The American comedian, writer and broadcaster Ruby Wax was diagnosed with clinical depression two decades ago, a condition that had plagued her since childhood. It’s sadly not uncommon. As Wax herself observed during her stage show ‘Frazzled’:
“1 in 5 people have dandruff. 1 in 4 people have mental health problems. I’ve had both.”
When years of therapy failed to provide her with the respite she was seeking she did exactly what anyone else would do in that situation: she studied for two years to obtain a Masters degree in Mindfulness-based Cognitive Therapy from Oxford University.
Since then she’s been appointed a Visiting Professor in Mental Health Nursing at the University of Surrey. been awarded an OBE for her services to mental health, written two books on the subject – ‘Sane New World: Taming the Mind’ and ‘A Mindfulness Guide for the Frazzled’ and this is her second tour exploring the topics of her books.
Wax was on particularly good form in the first half of the show. Part seminar/part stand-up she “interviewed” herself, clipboard in hand, as she talked about her past mental health problems and how Mindfulness has provided her a bit more stability and a measure of control over her illness.
The point of the show is that we, as a people, have become ‘Frazzled’. We’re overwhelmed by wave upon wave of information that our ape brains were never designed to take and the tsunami of stress that this causes is placing an intolerable strain on our mental and physical health. Wax proposes that practising Mindfulness can offer us literal breathing space.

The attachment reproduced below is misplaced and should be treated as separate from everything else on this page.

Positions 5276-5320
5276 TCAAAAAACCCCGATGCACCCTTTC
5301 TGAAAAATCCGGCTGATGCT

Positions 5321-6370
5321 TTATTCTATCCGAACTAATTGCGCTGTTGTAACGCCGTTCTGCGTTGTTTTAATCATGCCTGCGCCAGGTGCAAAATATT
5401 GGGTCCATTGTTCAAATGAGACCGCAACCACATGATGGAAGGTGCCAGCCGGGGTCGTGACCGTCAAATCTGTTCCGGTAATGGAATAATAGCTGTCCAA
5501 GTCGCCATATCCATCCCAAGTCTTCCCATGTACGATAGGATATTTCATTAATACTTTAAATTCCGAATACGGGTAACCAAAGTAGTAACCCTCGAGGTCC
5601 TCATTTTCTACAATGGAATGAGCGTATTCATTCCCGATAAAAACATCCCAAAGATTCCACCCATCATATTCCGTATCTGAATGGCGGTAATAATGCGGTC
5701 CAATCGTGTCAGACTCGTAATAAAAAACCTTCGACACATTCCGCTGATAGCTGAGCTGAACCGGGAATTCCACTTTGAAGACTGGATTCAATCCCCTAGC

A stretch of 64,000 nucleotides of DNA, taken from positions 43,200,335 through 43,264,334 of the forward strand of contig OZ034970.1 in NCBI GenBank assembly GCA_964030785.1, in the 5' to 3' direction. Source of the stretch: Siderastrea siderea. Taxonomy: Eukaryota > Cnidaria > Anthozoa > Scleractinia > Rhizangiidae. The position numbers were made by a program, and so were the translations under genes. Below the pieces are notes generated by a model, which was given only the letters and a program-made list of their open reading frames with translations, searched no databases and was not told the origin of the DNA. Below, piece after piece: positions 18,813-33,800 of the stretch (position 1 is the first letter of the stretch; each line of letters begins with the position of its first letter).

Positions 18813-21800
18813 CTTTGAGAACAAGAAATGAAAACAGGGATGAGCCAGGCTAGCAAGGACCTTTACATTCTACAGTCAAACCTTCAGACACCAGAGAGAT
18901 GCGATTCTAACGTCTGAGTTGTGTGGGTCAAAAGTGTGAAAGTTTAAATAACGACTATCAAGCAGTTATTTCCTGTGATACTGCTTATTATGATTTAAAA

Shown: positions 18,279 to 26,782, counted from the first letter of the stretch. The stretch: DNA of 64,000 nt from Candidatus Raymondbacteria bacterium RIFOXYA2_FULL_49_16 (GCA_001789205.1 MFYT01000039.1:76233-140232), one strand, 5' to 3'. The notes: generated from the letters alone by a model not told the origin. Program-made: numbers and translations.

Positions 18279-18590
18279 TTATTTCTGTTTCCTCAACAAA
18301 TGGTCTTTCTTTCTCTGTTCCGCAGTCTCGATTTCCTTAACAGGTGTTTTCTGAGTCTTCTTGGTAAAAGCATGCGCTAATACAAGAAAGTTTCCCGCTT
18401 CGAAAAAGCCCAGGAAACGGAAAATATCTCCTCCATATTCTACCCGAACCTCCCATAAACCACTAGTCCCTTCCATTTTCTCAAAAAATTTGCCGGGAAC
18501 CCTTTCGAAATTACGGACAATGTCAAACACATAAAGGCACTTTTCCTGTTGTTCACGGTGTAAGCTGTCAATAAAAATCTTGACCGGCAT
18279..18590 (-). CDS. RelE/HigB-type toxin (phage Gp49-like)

Wax’s tone was relaxed, witty, frank and playfully waspish. She has said in interviews that since her diagnosis she doesn’t know how to be funny any more, but there was very little sign of that here. She was keen to demystify Mindfulness, explaining theory in simple terms and took the audience through a few straightforward exercises – such as focusing on their breath and taking a moment to listen to the ambient noise of the theatre – to demonstrate the processes involved.
She did have a tendency to lose her thread slightly, which would explain the use of the questions on her clipboard to bring her back on course, but all her digressions tended to add to her wider point. At an hour and five minutes the first half was long, but didn’t feel it and presented a robust and coherent summation of Wax’s proposition.
The Q & A in the second half was a bit more woolly, not helped by the opening question from the audience being about Jeremy Corbyn (for some reason) which put Ruby Wax on the back-foot somewhat.
There also seemed to be some disquiet when Wax freely admitted that she still reliant on anti-depressant medication alongside Mindfulness.
This isn’t surprising, not to me; there’s no therapeutic or pharmaceutical magic bullet for mental illness. The best most of us can hope for is to be mostly well for as long as possible. For Wax constructive use of Mindfulness means that she’s better prepared for the onset of illness and that means a a bout of depression might last for five days and five weeks instead of five months.
I think the world, and the world of mental illness (if they’re not one and the same) are a better place for having someone like Ruby Wax in them. Someone willing to shine a light in the darkest corners of their own mind. Someone willing to speak openly about their demons with humour. Someone willing to stand on stage and be willing to be counted as one of the One-in-Four.
For more on ‘How to be (and How not to be) Mad”, written by someone whose put in the hours, please see my blog: